BRAVO, Mr. Doyle, for generating such relevant and timely opportunities for dialog.
Interesting; EVERY single drug was legal in the US until the Feds decided that they needed their ‘cut;’ beginning with the Harrison Narcotics Act of 1914. In fact, how many of history’s greatest works were penned/created while the artiste was ‘under the influence.’
Still, we can’t help but wonder if Dr. Hart is speaking from the bubble of ‘affordability’ on a platform that he wouldn’t have if he was the average individual impacted by a similar affliction.
It is, nevertheless, commendable that certain rare institutional ‘demigods’ ensconced firmly behind the sheltered walls of academia are willing to lift the ‘veil’ and expose the profound depths of their humanity.
Will this empower others to standUP and speakOUT about the challenges of substance use void of the ball-and-chain of stigma and looming threat of social ostracism? Once would only hope as much.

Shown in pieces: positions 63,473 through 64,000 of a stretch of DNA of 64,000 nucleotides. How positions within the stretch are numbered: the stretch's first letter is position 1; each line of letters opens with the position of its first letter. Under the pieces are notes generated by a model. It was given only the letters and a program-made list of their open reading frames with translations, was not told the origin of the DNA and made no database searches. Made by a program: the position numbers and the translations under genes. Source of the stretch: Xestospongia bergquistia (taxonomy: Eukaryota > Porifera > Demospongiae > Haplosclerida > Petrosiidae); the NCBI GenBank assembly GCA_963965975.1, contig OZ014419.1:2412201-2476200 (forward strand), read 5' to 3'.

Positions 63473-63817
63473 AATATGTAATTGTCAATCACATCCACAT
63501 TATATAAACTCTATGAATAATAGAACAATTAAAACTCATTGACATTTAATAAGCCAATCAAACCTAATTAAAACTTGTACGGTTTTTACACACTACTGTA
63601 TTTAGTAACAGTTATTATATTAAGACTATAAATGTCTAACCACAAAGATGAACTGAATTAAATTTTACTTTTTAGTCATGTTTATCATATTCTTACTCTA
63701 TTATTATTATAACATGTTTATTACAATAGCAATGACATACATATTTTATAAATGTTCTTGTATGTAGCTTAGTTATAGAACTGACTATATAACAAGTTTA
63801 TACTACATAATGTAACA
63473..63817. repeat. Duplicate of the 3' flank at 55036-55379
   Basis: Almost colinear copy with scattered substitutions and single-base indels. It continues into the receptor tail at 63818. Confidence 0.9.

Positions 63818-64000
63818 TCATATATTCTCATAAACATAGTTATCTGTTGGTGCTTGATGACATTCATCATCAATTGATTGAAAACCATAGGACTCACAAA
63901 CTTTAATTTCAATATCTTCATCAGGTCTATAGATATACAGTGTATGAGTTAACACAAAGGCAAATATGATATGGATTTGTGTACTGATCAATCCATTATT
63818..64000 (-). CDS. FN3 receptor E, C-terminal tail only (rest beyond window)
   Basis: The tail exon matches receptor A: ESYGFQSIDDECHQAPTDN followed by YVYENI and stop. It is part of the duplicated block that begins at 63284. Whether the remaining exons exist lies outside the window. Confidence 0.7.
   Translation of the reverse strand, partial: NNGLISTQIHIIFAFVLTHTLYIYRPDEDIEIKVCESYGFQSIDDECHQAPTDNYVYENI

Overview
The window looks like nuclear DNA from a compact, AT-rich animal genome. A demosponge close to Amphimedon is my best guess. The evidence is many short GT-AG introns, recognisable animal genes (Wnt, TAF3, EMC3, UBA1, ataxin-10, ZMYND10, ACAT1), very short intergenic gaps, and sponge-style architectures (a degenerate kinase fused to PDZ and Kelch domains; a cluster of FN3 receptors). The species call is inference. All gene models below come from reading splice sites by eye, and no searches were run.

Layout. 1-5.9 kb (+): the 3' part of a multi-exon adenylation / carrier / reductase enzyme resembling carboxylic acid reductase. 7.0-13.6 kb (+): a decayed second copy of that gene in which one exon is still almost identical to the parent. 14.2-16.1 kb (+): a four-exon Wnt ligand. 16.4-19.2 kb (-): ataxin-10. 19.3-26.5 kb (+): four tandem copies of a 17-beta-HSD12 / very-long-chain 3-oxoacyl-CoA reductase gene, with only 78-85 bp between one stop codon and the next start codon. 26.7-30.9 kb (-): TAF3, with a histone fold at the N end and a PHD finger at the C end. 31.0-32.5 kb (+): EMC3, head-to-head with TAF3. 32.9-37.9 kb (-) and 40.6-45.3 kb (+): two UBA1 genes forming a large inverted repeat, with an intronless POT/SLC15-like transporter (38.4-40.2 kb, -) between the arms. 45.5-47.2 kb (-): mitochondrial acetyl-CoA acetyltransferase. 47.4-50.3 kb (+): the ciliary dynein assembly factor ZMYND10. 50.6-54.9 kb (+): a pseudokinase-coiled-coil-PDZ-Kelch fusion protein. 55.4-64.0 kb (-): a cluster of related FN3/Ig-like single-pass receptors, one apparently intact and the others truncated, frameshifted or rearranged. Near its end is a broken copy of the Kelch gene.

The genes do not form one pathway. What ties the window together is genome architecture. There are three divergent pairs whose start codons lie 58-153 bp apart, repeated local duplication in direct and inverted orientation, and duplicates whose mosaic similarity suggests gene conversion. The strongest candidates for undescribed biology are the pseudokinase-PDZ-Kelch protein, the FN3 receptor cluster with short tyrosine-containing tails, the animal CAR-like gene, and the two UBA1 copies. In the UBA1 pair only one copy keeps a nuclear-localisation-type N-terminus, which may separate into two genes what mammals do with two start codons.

After all, HOPE springs ETERNAL!
Butterfly thank you so much for your insightful articulate comment, which certainly gives me a lot to think about; which is my hope, to start important conversations like this. I agree it is commendable and refreshing that Dr. Hart speaks out on such a taboo subject; especially in our climate of thought control, right vs. wrong, binary thinking. I suspect he must receive a large amount of pushback criticism and maybe worse, with feelings in this country running so high regarding Opioid drugs in general. Again, thanks for contributing to this conversation; come back soon!
From my perspective, given the unregulated drug market, advocating for recreational use of opioids is a non starter. With the growing prevelance of the street drug supply contaminated with illicit fentanyl analouges combined with the lack of will to make addiction treatment more readily available the risk is far too high to normalize heroin use. We are light years away from having a society where use can be at all considered safe. The explosion in illicit fentanyl related deaths is causing opioid hysteria and harming chronic pain patients. It is wonderful to advocate for personal choice, but also important to take Into account the impact of our personal choices on others.